Where did that year go? It seems we were just getting warmed up and suddenly it was December!
Perhaps one of the main reasons that 2017 seemingly went so quickly was simply that the year was such a busy one, especially in the road transport industry.
Here’s a selection of some of the biggest truck/bus and road transport news stories of 2017…
The year started with a bang with January sales up better than 20% on the same month in 2016.
Hino prepared to take the covers off one of the most keenly-anticipated new trucks of 2017 – the new Hino 500 Series Wide Cab.
Also, there was some great recognition for one of the industry’s best initiatives – the Australian Trucking Association’s Safety Truck.
The traveling road safety exhibit picked up the sought-after ‘Best Trade Show’ award at the Koroit Truck Show.
In the first month of 2017, the ATA also welcomed a new federal government funded study into truck driver fatigue.
That study announcement coming just days after it was found that heavy vehicle drivers with poor health are much more likely to be involved in crashes.
And on the heavy vehicle technology front, Renault announced it was starting the 3D printing of truck engine components.
The second month of the year was trophy time for the industry with a number of manufacturers recognizing their best-performing dealerships through 2016.
On a brighter note for Hino, the 500 Series Wide Cab was launched into Australia.
Australia’s best-selling truck brand looked to the future in March with confirmation Isuzu would build a new 21,000 square metre Australian headquarters in Melbourne.
The ATA began a search for a new Chair in March following the retirement of Noelene Watson.
Iveco recognized it’s best-performing Australian dealerships through 2016 and also relaunched the International Trucks brand into Australia.
And the ATA stepped-up it’s campaign to see truck rego labels scrapped.
The fourth month of the year started off with managing director of Ron Crouch Transport, Geoff Crouch, being elected ATA Chair.
Isuzu announced Hiroshi Nishizaka as the brand’s new Aussie boss.
The Brisbane Truck Show loomed with Scania confirming it would have the International Truck of the Year on display – the new S-Series and UD Trucks announced it would unveil the new Quon at the show.
Fuso also introduced a new five-year warranty on it’s trucks and buses sold in Australia.
The Brisbane Truck Show is held with large numbers of visitors streaming into the Brisbane Convention and Exhibition Centre.
The Hino 500 Series Wide Cab was named the Best Light or Medium Duty Truck at the show.
In Europe, Iveco’s Daily was named Minibus of the Year.
Road safety campaigners stepped up their push for mandatory fitment of side under-ride protection in the U.S. following a new study into the dangers presented to car drivers and passengers.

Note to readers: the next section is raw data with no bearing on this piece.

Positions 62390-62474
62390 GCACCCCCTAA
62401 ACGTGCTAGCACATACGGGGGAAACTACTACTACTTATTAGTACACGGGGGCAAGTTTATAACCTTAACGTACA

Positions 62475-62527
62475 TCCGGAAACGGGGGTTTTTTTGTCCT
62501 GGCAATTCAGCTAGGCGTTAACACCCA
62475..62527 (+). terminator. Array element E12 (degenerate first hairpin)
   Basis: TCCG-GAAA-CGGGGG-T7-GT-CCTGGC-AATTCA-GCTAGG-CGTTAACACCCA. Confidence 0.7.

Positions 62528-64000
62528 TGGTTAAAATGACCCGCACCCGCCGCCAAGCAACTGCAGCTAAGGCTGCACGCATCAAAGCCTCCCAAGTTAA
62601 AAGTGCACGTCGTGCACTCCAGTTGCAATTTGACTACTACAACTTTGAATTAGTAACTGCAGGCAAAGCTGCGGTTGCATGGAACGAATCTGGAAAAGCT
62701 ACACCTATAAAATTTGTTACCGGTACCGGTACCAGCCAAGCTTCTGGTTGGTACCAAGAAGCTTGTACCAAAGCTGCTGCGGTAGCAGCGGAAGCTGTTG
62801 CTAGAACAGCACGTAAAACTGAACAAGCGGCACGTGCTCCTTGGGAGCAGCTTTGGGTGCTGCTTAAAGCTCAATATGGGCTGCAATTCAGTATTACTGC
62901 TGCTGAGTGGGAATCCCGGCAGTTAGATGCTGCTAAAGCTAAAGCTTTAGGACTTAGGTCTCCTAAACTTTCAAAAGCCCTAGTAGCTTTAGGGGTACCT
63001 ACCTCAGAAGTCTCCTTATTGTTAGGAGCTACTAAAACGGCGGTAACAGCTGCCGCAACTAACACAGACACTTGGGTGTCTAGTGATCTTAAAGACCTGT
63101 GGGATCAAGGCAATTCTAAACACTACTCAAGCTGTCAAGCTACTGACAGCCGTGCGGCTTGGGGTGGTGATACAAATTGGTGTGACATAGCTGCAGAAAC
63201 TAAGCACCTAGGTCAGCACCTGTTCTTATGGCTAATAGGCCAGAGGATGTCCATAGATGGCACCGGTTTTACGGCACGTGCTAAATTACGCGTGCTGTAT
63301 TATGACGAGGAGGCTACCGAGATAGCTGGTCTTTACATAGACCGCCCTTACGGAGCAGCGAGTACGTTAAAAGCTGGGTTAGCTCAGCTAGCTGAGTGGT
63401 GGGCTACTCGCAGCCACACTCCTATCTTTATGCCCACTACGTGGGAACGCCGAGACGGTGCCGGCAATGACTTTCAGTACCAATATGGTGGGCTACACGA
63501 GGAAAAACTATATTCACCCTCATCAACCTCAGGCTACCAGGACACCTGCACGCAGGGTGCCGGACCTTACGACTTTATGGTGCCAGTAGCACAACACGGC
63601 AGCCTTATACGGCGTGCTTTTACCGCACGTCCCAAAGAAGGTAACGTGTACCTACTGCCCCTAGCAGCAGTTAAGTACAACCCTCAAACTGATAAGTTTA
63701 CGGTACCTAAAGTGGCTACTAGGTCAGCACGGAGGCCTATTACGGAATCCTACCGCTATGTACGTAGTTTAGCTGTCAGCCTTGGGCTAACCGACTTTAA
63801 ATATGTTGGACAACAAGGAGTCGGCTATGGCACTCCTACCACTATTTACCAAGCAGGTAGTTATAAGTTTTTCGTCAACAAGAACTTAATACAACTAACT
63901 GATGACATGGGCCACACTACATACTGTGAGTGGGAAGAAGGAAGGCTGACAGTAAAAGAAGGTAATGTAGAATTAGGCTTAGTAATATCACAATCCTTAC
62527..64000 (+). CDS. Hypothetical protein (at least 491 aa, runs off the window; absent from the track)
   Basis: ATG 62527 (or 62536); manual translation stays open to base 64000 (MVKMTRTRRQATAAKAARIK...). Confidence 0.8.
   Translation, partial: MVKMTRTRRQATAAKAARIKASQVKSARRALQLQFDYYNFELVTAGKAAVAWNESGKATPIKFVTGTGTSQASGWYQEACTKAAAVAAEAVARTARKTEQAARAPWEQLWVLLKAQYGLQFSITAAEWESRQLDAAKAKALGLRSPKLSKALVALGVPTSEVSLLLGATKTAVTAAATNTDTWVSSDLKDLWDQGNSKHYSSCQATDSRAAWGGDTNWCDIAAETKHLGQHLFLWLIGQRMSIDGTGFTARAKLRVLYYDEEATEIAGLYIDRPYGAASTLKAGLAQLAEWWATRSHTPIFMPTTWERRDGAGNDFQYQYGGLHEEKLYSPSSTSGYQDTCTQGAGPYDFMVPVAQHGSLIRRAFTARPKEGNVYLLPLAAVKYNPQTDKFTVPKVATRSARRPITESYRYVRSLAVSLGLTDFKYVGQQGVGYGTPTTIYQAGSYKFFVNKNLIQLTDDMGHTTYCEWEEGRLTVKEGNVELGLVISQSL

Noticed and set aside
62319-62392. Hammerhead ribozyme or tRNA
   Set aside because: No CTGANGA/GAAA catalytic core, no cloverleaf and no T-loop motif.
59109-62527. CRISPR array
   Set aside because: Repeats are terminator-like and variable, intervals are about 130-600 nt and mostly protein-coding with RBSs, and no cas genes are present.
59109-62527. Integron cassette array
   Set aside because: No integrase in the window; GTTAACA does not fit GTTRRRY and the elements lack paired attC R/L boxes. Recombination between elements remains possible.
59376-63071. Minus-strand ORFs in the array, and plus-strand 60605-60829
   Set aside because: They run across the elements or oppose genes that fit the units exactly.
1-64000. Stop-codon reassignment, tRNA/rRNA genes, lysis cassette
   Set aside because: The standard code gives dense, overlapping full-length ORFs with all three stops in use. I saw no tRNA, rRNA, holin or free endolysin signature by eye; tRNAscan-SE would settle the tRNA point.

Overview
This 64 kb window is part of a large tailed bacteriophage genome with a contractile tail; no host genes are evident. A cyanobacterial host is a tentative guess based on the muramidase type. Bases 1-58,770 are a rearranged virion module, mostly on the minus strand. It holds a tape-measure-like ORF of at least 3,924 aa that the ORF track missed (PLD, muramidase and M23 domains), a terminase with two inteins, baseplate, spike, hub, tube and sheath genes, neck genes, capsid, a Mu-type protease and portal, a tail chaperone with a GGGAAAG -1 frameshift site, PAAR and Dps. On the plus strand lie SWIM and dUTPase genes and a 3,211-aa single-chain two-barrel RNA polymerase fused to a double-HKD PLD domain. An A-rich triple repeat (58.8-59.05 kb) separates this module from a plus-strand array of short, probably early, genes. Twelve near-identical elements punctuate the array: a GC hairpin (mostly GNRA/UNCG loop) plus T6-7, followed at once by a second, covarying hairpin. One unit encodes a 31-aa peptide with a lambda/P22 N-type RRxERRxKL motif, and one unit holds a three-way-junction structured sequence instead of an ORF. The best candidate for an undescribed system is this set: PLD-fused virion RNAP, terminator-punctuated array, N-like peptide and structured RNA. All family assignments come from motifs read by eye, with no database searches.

Scania lost long-serving Managing Director, Roger McCarthy. Former Senior Vice President of Scania in Sweden, Mikael Jansson, took his place.
Western Star celebrated 50 years with a special event in the U.S.
And on the technology front, Volvo confirmed it had a driver-less garbage truck under testing.
The Transport Workers Union (TWU) announced a new collaboration with BeyondBlue aimed at assisting heavy vehicle drivers.
And, in a break from tradition, Cummins announced it was keen to develop electric drive powertrain technology.
A report released in July found the future was looking good for Road Trains.
There was some great news for Australian vehicle manufacturing with Iveco announcing it would start building Stralis trucks in Melbourne.
The ATA stepped-up calls for the mandatory fitment of stability control to new trucks sold in Australia.
And Hyundai celebrated it’s first Australian truck sales.
A big step ahead for electric-powered heavy vehicles was made in September with a Proterra electric bus setting a new electric vehicle world record for the longest drive on a single charge.
Mack Trucks took the covers off the Australia-bound Mack Anthem.
Iveco was in the news in October with the unveiling of the new 460hp Cursor 13 Natural Gas engine in Italy.
The growing driver shortage was named the most critical issue facing the industry in October.
Hydrogen proponents, Toyota, took the covers off a new hydrogen-powered bus, Volvo stepped-up the range in their electric-drive bus range and Volkswagen got serious about electric powertrains too.
The big talking point in the industry in the second last month of the year was the unveiling of the Tesla Truck.
Back home, Hino launched the keenly-anticipated 300 Series 4×4 into Australia and Volvo celebrated the production of the 60,000th Volvo Truck in Australia.
And the Heavy Vehicle National Law (HVNL) was amended to allow for larger high volume truck loads on Aussie roads.
The final month of 2017 kicked-off with confirmation that PACCAR would start building some DAF Trucks in Australia, while celebrations were held to mark the 60,000th Kenworth truck produced in Australia.
Scania confirmed a 2018 arrival for it’s new-generation models in Australia, Iveco confirmed a massive 110 truck order.
And a huge year wrapped up with confirmation that Chinese auto giants, Geely, had taken a big stake in AB Volvo.
We look forward to continuing to keeping you updated with all the latest Truck and Bus News right through 2018.